Hawaiian Airlines (HA, Honolulu) will remain open to buyout offers even if the planned takeover bid from Alaska Airlines (AS, Seattle Tacoma International) fails to proceed. The December 18, 2023, SEC filing contains scripted answers to employee questions about the proposed USD1.9 billion merger.

"The board, subject to certain constraints, may consider other unsolicited offers for Hawaiian Airlines with the best interest of our shareholders in mind," the filing read, responding to a question about whether the board remained open to other offers should Alaska Airlines' takeover bid not finalise.

Earlier this month, Alaska Airlines announced that it would acquire Hawaiian Airlines. The takeover has the support of Hawaiian's board but remains subject to shareholder and regulatory approval.

"However, we are focused on the agreement we reached with Alaska Airlines, which we believe is the best path forward for our company. And both companies are committed to taking the steps necessary to proceed with shareholder approval and regulatory review of the combination," the filing added.

Most questions and answers concerned labour issues, what would happen to Hawaiian Airlines employees, and their work conditions if the Alaska takeover offer proceeds. According to the answers, it would be business as usual for Hawaiian's employees until the transaction closes.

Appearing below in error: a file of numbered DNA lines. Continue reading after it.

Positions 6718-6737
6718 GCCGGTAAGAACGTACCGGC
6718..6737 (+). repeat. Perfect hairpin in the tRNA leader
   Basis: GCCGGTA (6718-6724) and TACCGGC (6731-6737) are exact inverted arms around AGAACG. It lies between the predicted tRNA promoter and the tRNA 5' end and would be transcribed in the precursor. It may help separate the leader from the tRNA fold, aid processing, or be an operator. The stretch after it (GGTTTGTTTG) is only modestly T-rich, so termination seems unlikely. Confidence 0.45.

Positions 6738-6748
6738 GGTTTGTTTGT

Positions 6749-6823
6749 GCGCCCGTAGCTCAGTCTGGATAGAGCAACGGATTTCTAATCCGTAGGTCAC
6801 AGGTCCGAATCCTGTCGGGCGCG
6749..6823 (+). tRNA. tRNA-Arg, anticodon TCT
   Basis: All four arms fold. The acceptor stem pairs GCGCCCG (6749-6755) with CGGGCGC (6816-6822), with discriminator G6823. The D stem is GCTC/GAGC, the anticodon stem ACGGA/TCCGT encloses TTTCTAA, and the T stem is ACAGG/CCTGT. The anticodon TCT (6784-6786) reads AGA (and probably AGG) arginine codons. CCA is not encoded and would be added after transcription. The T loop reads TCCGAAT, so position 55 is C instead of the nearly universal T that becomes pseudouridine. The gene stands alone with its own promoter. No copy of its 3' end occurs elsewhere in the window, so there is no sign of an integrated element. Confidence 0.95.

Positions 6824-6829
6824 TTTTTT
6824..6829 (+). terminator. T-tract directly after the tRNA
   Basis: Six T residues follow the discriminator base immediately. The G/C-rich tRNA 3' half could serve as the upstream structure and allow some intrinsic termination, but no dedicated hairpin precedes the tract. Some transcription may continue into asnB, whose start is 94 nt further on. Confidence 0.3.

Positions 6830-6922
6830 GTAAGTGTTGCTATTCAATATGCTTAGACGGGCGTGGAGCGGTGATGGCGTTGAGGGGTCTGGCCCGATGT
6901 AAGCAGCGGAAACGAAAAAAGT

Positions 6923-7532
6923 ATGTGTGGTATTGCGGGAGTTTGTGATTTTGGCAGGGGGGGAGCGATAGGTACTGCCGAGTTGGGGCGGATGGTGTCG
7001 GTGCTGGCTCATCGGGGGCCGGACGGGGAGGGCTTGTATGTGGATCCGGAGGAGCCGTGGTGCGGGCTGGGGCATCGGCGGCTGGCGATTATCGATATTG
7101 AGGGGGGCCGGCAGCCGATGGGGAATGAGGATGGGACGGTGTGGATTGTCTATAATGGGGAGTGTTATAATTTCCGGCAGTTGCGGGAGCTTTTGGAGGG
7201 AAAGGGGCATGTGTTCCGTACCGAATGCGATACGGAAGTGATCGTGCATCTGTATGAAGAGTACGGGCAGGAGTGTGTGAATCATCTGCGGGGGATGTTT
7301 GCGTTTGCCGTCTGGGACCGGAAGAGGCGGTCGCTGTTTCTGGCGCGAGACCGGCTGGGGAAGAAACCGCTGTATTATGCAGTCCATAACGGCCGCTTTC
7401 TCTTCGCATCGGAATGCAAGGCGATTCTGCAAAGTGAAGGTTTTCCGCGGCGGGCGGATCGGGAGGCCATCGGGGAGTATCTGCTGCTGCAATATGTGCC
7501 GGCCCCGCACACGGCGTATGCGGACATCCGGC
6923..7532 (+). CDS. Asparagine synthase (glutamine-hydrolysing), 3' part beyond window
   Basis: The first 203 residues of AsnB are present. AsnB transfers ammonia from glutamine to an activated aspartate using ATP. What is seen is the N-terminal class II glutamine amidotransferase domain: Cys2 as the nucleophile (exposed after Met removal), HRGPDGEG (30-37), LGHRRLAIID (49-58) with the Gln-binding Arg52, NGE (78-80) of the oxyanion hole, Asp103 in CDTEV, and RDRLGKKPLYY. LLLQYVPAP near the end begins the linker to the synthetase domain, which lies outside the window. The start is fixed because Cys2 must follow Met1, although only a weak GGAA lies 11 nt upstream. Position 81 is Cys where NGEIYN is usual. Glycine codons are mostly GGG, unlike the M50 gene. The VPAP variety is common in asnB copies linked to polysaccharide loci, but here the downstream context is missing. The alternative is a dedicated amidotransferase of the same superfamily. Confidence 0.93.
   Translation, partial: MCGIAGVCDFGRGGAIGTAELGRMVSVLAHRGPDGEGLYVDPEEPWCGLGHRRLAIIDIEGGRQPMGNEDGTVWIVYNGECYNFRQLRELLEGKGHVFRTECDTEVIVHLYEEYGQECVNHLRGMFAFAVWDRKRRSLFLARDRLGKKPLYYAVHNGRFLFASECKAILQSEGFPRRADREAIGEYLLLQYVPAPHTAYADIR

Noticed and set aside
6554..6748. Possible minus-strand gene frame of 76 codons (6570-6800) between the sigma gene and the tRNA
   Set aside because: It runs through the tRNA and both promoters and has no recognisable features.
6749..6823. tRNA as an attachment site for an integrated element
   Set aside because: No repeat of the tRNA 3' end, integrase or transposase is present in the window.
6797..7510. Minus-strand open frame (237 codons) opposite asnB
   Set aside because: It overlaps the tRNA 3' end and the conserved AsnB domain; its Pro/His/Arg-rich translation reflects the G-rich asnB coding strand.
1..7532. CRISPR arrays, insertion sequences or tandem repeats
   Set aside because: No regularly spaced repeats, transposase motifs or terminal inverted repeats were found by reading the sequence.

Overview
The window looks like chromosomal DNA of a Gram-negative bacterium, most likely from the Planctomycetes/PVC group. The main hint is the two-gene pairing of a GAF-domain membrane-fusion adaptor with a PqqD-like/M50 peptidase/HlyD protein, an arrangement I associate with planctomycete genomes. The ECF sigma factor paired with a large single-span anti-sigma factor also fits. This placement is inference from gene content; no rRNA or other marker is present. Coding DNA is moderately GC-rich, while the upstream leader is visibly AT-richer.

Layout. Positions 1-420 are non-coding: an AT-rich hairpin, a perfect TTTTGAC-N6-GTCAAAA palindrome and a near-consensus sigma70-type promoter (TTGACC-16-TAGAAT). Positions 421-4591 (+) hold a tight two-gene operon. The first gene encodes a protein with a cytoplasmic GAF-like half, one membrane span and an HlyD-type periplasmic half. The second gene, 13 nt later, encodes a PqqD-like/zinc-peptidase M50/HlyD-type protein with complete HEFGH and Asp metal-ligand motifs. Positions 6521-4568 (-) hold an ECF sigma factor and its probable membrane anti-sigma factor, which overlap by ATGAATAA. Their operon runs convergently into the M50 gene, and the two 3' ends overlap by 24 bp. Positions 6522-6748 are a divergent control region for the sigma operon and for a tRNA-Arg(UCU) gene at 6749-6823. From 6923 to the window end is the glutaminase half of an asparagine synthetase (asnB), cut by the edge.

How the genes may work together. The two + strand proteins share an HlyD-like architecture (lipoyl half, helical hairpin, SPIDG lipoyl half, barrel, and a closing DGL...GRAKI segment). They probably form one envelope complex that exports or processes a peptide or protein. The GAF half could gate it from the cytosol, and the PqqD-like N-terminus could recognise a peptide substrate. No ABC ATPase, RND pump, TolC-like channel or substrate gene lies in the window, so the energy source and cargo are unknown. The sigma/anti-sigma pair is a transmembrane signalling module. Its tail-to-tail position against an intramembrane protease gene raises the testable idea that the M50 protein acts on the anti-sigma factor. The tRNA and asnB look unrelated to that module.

"Your pay and benefits will remain unchanged until the transaction closes, which we expect to happen 12-18 months from the Board's initial approval," the filing noted. "While it's still too early to know exactly how and when our benefits plan will combine with Alaska's, we expect the combined entity to offer competitive pay and benefits and provide more career advancement and geographic mobility opportunities for employees."

The filing confirmed that each airline would continue to operate as standalone entities until the takeover bid is approved. However, after that, Hawaiian would become a wholly owned subsidiary of Alaska Airlines, with Honolulu becoming a regional headquarters for the combined entity. After the transaction closes, the two airlines will move on to the one air operator's certificate, and Hawaiian employees will become Alaska employees.

"Alaska has committed to maintaining and growing union-represented jobs in Hawaii, including preserving pilot, flight attendant, and maintenance bases in Honolulu, along with our airport operations and cargo throughout the state," the filing reads. "Until the transaction closes, we will continue operating our standalone business, and Alaska Airlines remains a competitor."

Regarding fleet planning, the Hawaiian Airlines filing said fleet composition decisions have yet to be made. However, the airline expects the combined entity to make decisions based on maximizing operational efficiency and customer experience. Recently, ch-aviation reported that one potential outcome of the takeover would be Hawaiian's B717-200s eventually replaced by B737 MAX types ordered by Alaska Airlines. "In a combined entity, allocation of pilots to fleet types will be governed by the joint collective bargaining agreement terms. We expect that being a part of the larger, combined airline will present new opportunities for pilots," the filing said.

Hawaiian also noted that while it would continue to work with its ground handling contractors and other vendors until the takeover transaction closes, "it is too early to know" whether these agreements will remain in place once Alaska Airlines assumes control.